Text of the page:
[6b] "Under our law the legislative body cannot be forced to enact or [7 Cal. App. 3d 717] amend a zoning ordinance." (Banville v. County of Los Angeles, supra, 180 Cal. App. 2d 563, 570.) The above declaration is but another statement of settled decisional law that the act here sought by petitioners to have performed is legislative, not ministerial, in character. In view thereof, and in light of the mandate to the judicial branch of government contained in section 65801, Government Code, respecting the presumption of validity to be accorded hearings on zoning matters, under the facts pleaded the court did not abuse its discretion in sustaining the demurrers without leave to amend. "When it is clearly indicated that plaintiff would be unable to amend to state a cause of action it is proper for the court to sustain the demurrer without leave to amend. Leave to amend is appropriately withheld where it is clear that plaintiff is seeking the 'legally impossible.' [Citation.] This is the situation here." (Robinson v. Robinson, 198 Cal. App. 2d 193, 197 [17 Cal. Rptr. 786].)

The judgment is affirmed.

Wood, P. J., and Gustafson, J., concurred.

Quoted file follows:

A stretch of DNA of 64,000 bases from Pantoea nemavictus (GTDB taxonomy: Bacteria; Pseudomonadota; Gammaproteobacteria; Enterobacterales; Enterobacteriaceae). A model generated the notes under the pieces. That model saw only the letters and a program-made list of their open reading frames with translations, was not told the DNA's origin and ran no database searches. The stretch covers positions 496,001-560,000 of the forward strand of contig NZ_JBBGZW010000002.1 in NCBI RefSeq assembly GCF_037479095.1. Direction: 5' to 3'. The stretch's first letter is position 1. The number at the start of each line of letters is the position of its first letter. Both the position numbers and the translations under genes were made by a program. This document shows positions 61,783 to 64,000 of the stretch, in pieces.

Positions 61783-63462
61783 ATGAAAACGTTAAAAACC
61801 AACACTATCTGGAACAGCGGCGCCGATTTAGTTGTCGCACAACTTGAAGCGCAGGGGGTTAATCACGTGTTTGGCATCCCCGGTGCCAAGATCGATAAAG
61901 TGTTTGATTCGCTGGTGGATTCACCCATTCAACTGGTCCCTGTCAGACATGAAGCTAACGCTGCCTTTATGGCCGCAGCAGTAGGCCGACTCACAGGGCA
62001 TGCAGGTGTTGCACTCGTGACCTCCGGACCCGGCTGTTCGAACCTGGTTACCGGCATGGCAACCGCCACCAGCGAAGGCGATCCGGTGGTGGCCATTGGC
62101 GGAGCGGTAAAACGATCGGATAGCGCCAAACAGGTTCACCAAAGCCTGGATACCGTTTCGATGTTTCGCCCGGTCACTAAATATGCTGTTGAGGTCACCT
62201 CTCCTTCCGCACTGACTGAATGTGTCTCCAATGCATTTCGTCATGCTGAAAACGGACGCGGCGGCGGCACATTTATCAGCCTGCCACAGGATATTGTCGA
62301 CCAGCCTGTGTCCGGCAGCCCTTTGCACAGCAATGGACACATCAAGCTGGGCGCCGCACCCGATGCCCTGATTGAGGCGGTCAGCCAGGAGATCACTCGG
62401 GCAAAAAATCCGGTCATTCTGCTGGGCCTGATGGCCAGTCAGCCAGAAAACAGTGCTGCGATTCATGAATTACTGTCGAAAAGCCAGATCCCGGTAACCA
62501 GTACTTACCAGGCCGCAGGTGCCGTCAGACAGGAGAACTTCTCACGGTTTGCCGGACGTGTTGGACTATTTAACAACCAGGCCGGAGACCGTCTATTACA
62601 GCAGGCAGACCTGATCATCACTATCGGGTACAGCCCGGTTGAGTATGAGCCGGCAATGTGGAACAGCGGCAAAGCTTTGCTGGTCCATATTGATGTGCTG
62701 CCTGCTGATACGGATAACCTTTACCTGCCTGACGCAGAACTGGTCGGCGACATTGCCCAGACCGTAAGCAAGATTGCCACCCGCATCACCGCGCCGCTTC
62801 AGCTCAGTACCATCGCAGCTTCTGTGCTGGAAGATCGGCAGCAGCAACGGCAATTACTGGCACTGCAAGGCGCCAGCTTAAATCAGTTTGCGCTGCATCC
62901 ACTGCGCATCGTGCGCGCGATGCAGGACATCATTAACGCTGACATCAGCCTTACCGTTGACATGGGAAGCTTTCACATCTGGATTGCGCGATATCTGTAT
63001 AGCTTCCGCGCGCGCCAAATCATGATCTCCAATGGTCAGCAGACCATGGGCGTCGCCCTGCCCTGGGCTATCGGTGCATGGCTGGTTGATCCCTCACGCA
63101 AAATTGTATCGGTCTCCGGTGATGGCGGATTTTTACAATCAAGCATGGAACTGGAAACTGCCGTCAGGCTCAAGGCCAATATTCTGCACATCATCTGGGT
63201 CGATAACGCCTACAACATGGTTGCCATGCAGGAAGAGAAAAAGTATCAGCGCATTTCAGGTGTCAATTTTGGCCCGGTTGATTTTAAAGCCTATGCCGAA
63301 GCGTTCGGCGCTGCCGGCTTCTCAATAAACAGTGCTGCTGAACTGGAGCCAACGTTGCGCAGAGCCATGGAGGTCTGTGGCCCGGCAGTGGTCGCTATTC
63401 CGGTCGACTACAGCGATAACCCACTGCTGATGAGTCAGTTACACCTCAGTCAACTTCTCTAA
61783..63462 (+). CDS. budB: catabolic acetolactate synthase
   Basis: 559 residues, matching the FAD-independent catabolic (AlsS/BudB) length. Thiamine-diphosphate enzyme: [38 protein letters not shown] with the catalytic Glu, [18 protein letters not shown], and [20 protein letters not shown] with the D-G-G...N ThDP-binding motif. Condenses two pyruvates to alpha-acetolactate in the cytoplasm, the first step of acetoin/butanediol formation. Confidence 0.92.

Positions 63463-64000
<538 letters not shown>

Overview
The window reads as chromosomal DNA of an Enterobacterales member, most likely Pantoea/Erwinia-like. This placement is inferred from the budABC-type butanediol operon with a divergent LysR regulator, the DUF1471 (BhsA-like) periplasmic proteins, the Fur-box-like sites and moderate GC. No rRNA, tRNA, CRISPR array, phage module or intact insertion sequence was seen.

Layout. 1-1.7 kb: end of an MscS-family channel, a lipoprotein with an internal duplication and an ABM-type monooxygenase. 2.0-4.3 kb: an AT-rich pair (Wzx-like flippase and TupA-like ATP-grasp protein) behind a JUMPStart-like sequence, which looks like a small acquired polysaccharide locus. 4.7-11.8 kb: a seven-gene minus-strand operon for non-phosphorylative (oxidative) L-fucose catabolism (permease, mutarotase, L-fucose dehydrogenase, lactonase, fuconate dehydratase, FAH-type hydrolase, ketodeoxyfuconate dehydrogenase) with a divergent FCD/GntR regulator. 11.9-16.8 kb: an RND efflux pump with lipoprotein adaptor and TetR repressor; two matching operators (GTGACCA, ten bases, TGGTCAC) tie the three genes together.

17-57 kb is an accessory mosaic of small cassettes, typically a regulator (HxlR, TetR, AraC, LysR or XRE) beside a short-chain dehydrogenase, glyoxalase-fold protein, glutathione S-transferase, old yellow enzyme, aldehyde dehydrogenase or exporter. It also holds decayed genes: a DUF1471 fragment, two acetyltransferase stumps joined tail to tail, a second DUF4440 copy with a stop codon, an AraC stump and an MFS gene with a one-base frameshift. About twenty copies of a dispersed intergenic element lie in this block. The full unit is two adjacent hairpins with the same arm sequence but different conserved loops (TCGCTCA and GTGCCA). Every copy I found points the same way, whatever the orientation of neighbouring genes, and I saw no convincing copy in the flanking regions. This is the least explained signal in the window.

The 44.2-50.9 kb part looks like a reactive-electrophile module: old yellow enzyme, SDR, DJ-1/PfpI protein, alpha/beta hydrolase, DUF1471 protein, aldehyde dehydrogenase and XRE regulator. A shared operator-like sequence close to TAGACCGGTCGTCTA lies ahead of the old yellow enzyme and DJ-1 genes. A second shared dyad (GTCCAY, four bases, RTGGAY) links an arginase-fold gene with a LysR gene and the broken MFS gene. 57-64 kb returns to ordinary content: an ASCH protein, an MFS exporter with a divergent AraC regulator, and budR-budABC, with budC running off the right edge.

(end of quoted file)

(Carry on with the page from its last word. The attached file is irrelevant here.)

FN 1. Petitioners' original pleading sought "administrative" mandamus (Code Civ. Proc., § 1094.5); upon the filing of demurrers thereto, but before hearing thereon, they filed an amended petition seeking relief by way of "ordinary" or "traditional" mandamus (Code Civ. Proc., § 1085).

FN 2. Section 65801 reads as follows: "Formal rules of evidence or procedure which must be followed in court shall not be applied in zoning matters, except to the extent that a county or city may provide therefor. No action, inaction or recommendation regarding any zoning matter by any legislative body or any administrative body or official of any county or city shall be held void or invalid or be set aside by any court on the ground of the improper admission or rejection of evidence or by reason of any error, irregularity, informality, neglect or omission (hereinafter called 'error') as to any matter pertaining to petitions, applications, notices, findings, records, hearings, reports, recommendations, appeals or any matters of procedure whatever, including, but not limited to, those included in this section, unless after an examination of the entire case, including the evidence, the court shall be of the opinion that the error complained of was prejudicial, and that by reason of such error the party complaining or appealing sustained and suffered substantial injury, and that a different result would have been probable if such error had not occurred or existed. There shall be no presumption that error is prejudicial or that injury was done if error is shown."

FN 3. It may be questioned whether petitioners had the right to bring this suit under section 382, Code of Civil Procedure, since all the owners are not united in interest; as appears from the amended pleading, the contest here in many ways is not between the owners and respondent supervisors but between different groups of owners. (See Horton v. Citizens Nat. etc. Bank, 86 Cal. App. 2d 680, 683 [195 P.2d 494].)